Rupprecht was quick to point out that the town board's decision had nothing to do with its support for the teen center.
"The town of Clay is an initial and continuing financial sponsor in the Cicero Youth Bureau and the CanTeen," he said. "We've increased our support this year by 20 percent, and we expect to continue to be a financial supporter of the program."
The board's decision not to take action on the grant proposal, Rupprecht said, was made in the interest of fiscal prudence.
"It's better to plan than to react," he said.
Though Cicero Supervisor Chet Dudzinski did not return calls to the Liverpool Review, it appears that Cicero's reasons for not approving application for the grant are similar to Clay's.
"Cicero was very leery of it," said Salina Second Ward Councilor David Stott. "They weren't comfortable with it and compared it to the Cicero Commons project."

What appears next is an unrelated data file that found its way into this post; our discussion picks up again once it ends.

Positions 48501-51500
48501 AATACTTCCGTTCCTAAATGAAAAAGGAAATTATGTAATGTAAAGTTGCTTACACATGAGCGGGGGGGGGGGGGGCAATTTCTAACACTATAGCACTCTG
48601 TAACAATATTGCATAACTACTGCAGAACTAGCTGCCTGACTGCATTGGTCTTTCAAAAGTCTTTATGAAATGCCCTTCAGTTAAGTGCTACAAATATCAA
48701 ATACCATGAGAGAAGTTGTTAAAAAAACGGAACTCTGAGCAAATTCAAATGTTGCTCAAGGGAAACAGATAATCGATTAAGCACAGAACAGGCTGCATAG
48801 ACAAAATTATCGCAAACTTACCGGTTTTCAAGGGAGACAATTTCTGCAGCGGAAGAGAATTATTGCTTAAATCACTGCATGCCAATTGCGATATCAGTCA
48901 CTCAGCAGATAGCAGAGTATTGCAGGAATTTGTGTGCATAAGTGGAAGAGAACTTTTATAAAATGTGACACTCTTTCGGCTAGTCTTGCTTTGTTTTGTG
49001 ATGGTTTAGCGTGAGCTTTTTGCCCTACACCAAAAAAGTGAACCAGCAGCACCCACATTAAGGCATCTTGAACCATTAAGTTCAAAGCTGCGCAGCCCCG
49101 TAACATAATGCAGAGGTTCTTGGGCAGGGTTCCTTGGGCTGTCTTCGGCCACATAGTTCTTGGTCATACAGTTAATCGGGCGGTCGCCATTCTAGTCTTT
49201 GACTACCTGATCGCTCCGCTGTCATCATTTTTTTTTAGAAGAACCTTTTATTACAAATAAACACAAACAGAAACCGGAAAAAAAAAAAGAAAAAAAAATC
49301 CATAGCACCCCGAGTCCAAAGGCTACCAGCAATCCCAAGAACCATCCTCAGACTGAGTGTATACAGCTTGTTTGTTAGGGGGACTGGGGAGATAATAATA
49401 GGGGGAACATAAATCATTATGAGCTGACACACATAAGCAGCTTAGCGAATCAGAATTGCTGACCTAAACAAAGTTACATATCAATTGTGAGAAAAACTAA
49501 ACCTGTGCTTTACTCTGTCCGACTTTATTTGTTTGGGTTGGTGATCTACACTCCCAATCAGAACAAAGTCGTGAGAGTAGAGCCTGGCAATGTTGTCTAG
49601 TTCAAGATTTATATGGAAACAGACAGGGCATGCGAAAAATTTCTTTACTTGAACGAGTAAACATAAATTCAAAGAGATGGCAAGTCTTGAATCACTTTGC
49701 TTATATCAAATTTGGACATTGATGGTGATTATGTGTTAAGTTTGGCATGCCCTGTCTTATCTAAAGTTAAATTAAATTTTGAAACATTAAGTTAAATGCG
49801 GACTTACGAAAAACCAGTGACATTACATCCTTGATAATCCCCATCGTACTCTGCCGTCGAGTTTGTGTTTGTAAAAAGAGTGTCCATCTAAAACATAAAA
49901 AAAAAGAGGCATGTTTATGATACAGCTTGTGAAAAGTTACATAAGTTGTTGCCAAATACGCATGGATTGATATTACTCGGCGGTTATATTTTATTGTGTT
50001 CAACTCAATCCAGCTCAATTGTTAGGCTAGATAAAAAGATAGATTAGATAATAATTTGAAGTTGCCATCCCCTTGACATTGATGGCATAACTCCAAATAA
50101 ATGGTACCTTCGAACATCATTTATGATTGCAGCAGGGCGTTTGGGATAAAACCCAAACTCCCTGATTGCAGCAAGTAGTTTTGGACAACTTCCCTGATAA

Better luck next time?
Salina officials were thoroughly disappointed in their fellow town board members for their failure to act on the proposal.
"I think it's awful," Iavarone said. "We had a good proposal. We spent a lot of time and money getting ready to present it. I was going to drive to Albany myself and drop it off."
Stott went a step further.
"It really turns my stomach," he said. "They didn't do their job, plain and simple. They said they needed more information, but no one asked any questions."
Stott pointed out that this was not the first time that the area faced a last-minute decision on a grant proposal. His father Ron was the mayor of the village of North Syracuse in 1970, when a HUD grant became available to construct senior housing at what is now Centerville Court.
"North Syracuse was the last to apply," Stott said. "They made a quick decision and they did it. My father drove to New York City to make sure the grant was signed. But that didn't happen here. [Clay and Cicero] had no sense of urgency whatsoever. We took every excuse out of the hands of the two towns and they did not jump on board. Government needs to work for the people."
But all hope is not lost. Iavarone said that the grant could become available again next year and agreed with Rupprecht that the executives from all five municipalities should meet in the near future to discuss what will happen to the teen center.